“In a heartbeat, Sir,” Fernandez answers.
That’s a prime example of the selflessness and bravery that cops display every day.
Frank isn’t finished, however. He ends up crashing a school board meeting and again, boldly speaks truth that the crowd, and our culture, desperately need to hear:
Jeanine: Uh, Commissioner Reagan. What are you doing here?
Frank: I'd like to speak.
Jeanine: It's not really the forum.
Frank: Well, my side seems a little short on forums these days. How about I borrow yours?
Jeanine: I'm sorry, uh, something like this would need to be cleared first.
Frank: The crowd seems ready to rock. I don't think there's gonna be time.
Jeanine: I meant cleared through channels for another time.
Frank: Yes, I'll be quick. I promise.
Jeanine: I've got to say no.
Frank: Okay. I'll be back. Good evening. I'm Police Commissioner Frank Reagan.
Man: What do you have to say for yourself? We don't want to see you here!
Jeanine: Hey. Hey! Please show some respect!
Crowd: You don't belong here! No cops on campus! Leave our kids alone!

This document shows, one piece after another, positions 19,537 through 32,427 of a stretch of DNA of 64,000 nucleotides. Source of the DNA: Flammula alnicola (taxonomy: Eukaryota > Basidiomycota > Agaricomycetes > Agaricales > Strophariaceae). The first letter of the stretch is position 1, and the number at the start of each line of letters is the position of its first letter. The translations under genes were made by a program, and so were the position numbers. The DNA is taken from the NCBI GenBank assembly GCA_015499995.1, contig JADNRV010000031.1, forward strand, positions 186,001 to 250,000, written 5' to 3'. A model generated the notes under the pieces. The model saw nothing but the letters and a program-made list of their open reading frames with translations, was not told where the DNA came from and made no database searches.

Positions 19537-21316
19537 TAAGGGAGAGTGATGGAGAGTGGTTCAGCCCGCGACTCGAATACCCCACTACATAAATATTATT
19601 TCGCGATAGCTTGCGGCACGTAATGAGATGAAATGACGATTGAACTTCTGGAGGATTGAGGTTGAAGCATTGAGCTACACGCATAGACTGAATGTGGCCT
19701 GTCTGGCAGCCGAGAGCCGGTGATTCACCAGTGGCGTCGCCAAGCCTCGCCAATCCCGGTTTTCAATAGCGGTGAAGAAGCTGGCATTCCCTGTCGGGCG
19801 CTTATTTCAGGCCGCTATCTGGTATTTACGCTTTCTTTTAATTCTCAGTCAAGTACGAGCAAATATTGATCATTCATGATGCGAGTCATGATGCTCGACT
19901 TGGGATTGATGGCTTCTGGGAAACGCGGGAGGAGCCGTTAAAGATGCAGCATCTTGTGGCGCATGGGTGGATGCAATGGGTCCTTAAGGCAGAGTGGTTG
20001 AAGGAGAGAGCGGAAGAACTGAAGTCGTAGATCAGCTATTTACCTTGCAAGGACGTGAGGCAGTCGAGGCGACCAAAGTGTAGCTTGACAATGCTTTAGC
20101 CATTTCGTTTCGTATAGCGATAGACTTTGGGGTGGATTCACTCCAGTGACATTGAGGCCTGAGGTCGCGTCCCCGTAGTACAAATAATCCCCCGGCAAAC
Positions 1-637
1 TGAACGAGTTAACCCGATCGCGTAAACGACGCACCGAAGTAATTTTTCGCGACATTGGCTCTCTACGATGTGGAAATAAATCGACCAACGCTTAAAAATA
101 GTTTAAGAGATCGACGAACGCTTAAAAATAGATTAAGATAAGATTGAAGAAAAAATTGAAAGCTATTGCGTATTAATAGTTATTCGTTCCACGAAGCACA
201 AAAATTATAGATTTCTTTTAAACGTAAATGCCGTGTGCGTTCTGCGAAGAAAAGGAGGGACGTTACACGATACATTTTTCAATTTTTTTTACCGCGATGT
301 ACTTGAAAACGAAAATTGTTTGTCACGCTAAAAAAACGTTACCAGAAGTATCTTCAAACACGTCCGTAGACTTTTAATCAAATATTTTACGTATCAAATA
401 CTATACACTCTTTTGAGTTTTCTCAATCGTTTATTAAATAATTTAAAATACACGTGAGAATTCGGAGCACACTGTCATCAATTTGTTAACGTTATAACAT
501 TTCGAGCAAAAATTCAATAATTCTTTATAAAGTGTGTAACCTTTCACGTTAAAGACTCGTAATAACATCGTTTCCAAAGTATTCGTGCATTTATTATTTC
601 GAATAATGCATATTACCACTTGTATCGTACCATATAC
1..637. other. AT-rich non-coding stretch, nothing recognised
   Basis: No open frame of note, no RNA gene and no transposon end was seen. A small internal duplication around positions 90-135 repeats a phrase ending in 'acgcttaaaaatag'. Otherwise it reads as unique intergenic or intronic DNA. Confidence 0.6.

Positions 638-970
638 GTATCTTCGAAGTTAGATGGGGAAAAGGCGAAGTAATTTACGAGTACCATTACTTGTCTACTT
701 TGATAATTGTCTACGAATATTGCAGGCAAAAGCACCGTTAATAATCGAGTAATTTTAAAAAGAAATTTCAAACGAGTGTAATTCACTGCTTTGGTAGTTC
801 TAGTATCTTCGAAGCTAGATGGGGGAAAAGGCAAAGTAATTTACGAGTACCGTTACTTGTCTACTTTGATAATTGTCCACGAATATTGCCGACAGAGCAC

Jeanine: Hey, please, show some respect! Everyone.
Frank: Thank you. Officer Fernandez, the school safety agent who fought with Roland James the other day, has been reassigned. Please. But there is something about him you should know. This is a list of materials confiscated by this unarmed officer over the last year in your school. Knives, pistols, two semiautomatic rifles, box cutters, fentanyl, barbiturates, methamphetamine. Whatever you don't want around your kids, he got it out of your school. All we're trying to do here is keep your kids safe. That's it. Thanks for your time. They're all yours.
I don’t know about you, but after all the hate from the left towards officers in Hollywood, that scene was so refreshingly awesome, it brought tears to my eyes. Thank God Blue Bloods is there to stand up for our heroes in blue and push back against liberal Hollywood’s anti-cop agenda.